With recent international developments, now is a bad time to be labelled as a tax haven.
Last year’s Panama Papers leak divulged several global elites and politicians who were using tax havens to squirrel away their wealth from tax obligations, forcing named politicians like Iceland’s ex-prime minister Sigmundur David Gunnlaugsson and Pakistan’s prime minister Nawaz Sharif to resign under public pressure.
The ensuing public outcry sparked a global crusade against countries suspected as tax havens, singling them out and pressuring them to adopt international tax standards.
The Crusade Begins
Singapore was not spared in the witch hunt against tax havens. Despite Singapore’s commitment to tax transparency, the country was ranked as the fifth worst tax haven in the world by Oxfam, after Bermuda, the Cayman Islands, Netherlands and Switzerland.
In Oxfam’s 2016 report, “Tax Battles: the dangerous global race to the bottom on corporate tax”, Singapore was singled out for facilitating corporate tax avoidance. The UK-based charity organisation also penalised Singapore for providing numerous tax incentives, condoning profit shifting and not collecting withholding tax.
Despite Singapore’s commitment to tax transparency, the country was ranked as the fifth worst tax haven in the world by Oxfam, after Bermuda, the Cayman Islands, Netherlands and Switzerland.
Oxfam was concerned that such corporate practices deny other governments of their rightful share of taxes, which have been unfairly booked in lower tax jurisdictions.
Oxfam’s report was met with swift rebuttal from the Singapore government, which highlighted the inaccuracies in Oxfam’s report and emphasised its commitment to a fair and transparent tax regime.
The Crusade Continues
The witch hunt against tax havens did not end there – in the aftermath of the Panama Papers leak, the G20 nations requested the Paris-based Organisation for Economic Co-operation and Development (OECD) to identify countries that were lacking in Exchange of Information on Request (EOIR) standards, as well as to pressure them to follow international tax transparency standards.
Given Singapore’s commitment to international exchange of tax information, Singapore was not identified by OCED as one of the five “non-compliant” countries to tax transparency standards. By 2017, four of the countries had been taken off the list, with the exception of Trinidad & Tobago.
Please clarify: I was unable to find any information on “the OECD 2016 list of 15 uncooperative tax havens”, what I found instead was that since May 2009, “no jurisdiction is currently listed as an unco-operative tax haven by the Committee on Fiscal Affairs.” (http://www.oecd.org/countries/monaco/listofunco-operativetaxhavens.htm)
I also note that in the OECD Tax Transparency 2016 report, only five (instead of 15) countries were listed as “non-compliant” in tax transparency standards. (http://www.oecd.org/tax/transparency/GF-annual-report-2016.pdf). It would be great if you could provide sources for the original information in the article.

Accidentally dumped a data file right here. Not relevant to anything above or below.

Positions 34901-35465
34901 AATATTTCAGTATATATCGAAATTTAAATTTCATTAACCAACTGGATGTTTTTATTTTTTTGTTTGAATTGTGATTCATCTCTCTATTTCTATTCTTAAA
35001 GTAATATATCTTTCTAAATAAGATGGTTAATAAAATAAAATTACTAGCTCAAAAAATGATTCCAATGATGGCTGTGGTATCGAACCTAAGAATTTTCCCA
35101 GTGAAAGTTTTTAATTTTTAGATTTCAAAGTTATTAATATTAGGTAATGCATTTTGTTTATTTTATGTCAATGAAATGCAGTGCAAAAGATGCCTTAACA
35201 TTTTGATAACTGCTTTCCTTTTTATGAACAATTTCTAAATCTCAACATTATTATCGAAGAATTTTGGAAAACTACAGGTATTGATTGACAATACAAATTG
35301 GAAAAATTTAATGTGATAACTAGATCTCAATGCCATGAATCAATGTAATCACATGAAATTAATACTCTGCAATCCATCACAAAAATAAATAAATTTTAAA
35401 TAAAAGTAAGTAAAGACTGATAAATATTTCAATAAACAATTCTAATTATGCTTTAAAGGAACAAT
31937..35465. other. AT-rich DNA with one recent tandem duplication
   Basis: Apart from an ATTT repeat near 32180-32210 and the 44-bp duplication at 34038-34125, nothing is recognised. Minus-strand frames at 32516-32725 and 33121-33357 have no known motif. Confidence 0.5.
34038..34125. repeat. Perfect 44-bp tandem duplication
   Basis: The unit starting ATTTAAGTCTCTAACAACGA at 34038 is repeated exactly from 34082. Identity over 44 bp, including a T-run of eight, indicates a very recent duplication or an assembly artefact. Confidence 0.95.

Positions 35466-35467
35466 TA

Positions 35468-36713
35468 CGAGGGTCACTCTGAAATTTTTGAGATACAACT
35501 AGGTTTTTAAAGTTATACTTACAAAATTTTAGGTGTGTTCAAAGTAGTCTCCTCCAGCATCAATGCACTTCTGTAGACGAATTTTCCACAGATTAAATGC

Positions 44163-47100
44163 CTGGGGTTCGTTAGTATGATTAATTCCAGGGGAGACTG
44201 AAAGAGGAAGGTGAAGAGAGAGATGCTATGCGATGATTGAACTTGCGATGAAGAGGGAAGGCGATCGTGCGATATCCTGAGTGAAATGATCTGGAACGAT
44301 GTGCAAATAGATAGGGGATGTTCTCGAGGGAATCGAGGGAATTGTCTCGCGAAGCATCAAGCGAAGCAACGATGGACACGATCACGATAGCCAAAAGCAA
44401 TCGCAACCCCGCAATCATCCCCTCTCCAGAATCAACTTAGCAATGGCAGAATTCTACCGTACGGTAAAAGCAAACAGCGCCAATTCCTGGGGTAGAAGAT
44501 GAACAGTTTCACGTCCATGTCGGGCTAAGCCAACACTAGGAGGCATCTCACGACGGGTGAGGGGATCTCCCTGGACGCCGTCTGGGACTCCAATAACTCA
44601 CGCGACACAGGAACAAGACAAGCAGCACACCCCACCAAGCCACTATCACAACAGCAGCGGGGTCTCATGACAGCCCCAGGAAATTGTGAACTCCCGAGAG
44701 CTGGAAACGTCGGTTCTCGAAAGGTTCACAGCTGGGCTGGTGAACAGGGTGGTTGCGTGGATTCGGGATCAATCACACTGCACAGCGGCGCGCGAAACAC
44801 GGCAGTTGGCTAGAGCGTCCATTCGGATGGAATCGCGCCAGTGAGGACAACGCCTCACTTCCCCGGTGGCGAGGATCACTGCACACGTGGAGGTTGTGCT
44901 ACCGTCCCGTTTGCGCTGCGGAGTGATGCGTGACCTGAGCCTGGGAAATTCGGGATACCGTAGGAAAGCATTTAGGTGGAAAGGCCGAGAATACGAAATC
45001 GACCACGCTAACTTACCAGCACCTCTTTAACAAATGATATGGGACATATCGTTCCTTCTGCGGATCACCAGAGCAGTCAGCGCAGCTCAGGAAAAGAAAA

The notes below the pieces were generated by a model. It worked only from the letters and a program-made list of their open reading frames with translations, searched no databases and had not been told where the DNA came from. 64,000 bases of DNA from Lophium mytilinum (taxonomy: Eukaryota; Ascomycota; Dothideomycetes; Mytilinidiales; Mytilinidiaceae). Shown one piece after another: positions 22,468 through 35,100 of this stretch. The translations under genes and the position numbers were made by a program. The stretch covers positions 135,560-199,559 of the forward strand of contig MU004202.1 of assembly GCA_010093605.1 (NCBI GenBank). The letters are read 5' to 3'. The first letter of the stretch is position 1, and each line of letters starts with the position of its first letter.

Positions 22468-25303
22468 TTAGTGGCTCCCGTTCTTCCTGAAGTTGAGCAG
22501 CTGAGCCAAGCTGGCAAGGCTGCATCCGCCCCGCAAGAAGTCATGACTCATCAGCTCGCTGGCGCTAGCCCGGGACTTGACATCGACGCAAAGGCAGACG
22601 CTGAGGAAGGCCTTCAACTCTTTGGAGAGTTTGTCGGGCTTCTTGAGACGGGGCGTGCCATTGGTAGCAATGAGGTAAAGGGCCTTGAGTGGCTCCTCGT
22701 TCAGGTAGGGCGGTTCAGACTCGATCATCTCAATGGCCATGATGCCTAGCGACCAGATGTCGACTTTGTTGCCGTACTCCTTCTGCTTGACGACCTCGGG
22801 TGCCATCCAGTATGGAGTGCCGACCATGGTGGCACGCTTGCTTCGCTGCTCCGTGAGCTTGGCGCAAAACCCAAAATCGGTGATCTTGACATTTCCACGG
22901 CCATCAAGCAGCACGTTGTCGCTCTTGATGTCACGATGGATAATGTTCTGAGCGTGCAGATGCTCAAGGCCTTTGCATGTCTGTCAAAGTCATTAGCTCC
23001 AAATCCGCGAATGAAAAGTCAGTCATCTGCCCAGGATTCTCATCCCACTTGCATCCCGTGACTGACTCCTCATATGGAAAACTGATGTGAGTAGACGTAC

Within the span of a year, the OECD reported in June 2017 that all blacklisted countries, with the exception of Trinidad & Tobago, had made concrete steps toward international transparency standards. Trinidad & Tobago was singled out during a peer review process for its lack of cooperation in the following 3 areas: (1) availability of information, (2) access to information and (3) the willingness to exchange information. Trinidad & Tobago will continue to remain on the blacklist unless it can convince the international community of its commitment to tax transparency.
In July 2017, Singapore was again mentioned in a Scientific Reports journal article for its perceived role in facilitating tax havens. The article, “Uncovering Offshore Financial Centres: Conduits and Sinks in the Global Corporate Ownership Network”, claims that Singapore facilitates the transfer of capital with low or zero taxation, by acting as a conduit offshore financial centre for tax havens.
Although Singapore was ranked fourth in the world (after the Netherlands, the UK and Switzerland) for facilitating capital transfer, such a ranking is insignificant as only 2 percent of such capital flows through Singapore. As such, Singapore’s perceived role in facilitating tax avoidance as mentioned in the article should be taken with a pinch of salt.
So Is Singapore a Tax Haven?
Before we hear the case against Singapore, we need to define what is a tax haven. While an official definition is lacking, a “tax haven” generally describes a country which has the following characteristics: (1) low or zero tax rate, (2) a tax structure that encourages foreign investment for tax avoidance purposes and (3) a secretive environment that does not promote the sharing of information with other jurisdictions.
Detractors of Singapore’s tax regime have accused Singapore of keeping its corporate tax low at 17 percent to attract foreign investment. According to Oxfam, low-tax countries like Singapore draw companies away from developing countries with higher tax rates. Oxfam estimates that developing countries lose US$100 billion annually to corporate tax dodging, which inhibits the development of necessary infrastructure like schools and hospitals.